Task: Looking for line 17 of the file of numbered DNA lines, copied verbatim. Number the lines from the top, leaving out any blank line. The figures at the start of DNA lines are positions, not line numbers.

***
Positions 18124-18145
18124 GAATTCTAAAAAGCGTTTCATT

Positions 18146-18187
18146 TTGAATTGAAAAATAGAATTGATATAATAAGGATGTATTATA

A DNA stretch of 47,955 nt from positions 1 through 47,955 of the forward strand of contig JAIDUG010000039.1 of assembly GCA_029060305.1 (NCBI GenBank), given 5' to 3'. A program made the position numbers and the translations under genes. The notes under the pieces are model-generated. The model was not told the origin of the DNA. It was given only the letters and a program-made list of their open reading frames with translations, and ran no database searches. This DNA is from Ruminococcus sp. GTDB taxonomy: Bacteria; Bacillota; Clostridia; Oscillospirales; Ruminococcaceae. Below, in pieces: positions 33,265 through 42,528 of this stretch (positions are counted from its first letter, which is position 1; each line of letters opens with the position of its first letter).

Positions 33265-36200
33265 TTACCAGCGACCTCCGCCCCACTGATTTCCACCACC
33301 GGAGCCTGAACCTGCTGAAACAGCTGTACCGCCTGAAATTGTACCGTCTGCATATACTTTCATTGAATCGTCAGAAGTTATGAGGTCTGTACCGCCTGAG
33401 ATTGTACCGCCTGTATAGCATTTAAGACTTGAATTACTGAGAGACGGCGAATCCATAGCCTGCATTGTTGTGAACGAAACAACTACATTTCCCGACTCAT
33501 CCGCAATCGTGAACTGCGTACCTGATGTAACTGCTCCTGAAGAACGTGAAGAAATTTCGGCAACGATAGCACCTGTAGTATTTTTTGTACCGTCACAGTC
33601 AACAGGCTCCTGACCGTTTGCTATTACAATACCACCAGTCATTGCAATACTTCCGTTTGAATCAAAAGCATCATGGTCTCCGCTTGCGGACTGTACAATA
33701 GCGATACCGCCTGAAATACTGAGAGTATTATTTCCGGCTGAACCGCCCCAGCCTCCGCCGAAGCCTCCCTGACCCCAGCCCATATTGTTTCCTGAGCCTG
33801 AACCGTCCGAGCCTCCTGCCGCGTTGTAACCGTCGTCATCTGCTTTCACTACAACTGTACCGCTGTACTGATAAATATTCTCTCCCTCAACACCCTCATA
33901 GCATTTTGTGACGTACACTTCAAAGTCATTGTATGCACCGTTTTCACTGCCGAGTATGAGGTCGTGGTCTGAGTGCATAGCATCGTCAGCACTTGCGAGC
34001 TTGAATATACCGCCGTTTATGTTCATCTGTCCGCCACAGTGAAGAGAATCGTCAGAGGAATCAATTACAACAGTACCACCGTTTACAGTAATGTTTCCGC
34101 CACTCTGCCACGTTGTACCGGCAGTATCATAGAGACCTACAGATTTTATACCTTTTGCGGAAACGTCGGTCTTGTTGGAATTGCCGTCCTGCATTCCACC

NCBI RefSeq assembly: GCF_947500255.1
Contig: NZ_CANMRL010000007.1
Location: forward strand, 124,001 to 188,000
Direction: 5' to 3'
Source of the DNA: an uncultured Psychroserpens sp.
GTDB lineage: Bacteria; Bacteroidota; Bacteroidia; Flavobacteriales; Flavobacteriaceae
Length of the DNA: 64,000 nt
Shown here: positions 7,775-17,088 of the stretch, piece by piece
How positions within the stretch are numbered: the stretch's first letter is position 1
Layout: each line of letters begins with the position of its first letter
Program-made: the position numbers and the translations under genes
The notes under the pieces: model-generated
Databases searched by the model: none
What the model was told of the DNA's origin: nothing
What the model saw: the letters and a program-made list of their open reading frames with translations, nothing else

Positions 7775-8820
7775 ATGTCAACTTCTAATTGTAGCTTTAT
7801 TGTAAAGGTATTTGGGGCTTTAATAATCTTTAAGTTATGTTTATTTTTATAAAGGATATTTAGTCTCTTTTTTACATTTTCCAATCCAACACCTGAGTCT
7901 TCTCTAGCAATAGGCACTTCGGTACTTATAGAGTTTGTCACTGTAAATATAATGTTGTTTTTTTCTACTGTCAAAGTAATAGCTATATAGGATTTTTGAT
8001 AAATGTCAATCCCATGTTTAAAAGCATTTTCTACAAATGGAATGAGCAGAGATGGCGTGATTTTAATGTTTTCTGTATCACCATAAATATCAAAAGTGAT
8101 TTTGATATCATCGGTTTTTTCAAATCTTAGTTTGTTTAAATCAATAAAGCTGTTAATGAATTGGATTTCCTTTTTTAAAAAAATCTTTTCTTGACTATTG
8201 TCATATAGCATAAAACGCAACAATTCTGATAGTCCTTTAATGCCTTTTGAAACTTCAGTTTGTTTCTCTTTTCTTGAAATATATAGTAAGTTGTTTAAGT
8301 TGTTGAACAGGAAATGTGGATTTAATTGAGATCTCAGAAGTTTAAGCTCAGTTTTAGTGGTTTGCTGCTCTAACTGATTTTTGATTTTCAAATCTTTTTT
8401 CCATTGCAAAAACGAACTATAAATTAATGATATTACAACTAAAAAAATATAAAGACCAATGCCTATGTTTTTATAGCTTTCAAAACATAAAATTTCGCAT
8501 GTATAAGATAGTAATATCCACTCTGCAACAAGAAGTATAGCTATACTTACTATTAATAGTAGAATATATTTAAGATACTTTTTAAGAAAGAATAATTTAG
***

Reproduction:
NCBI RefSeq assembly: GCF_947500255.1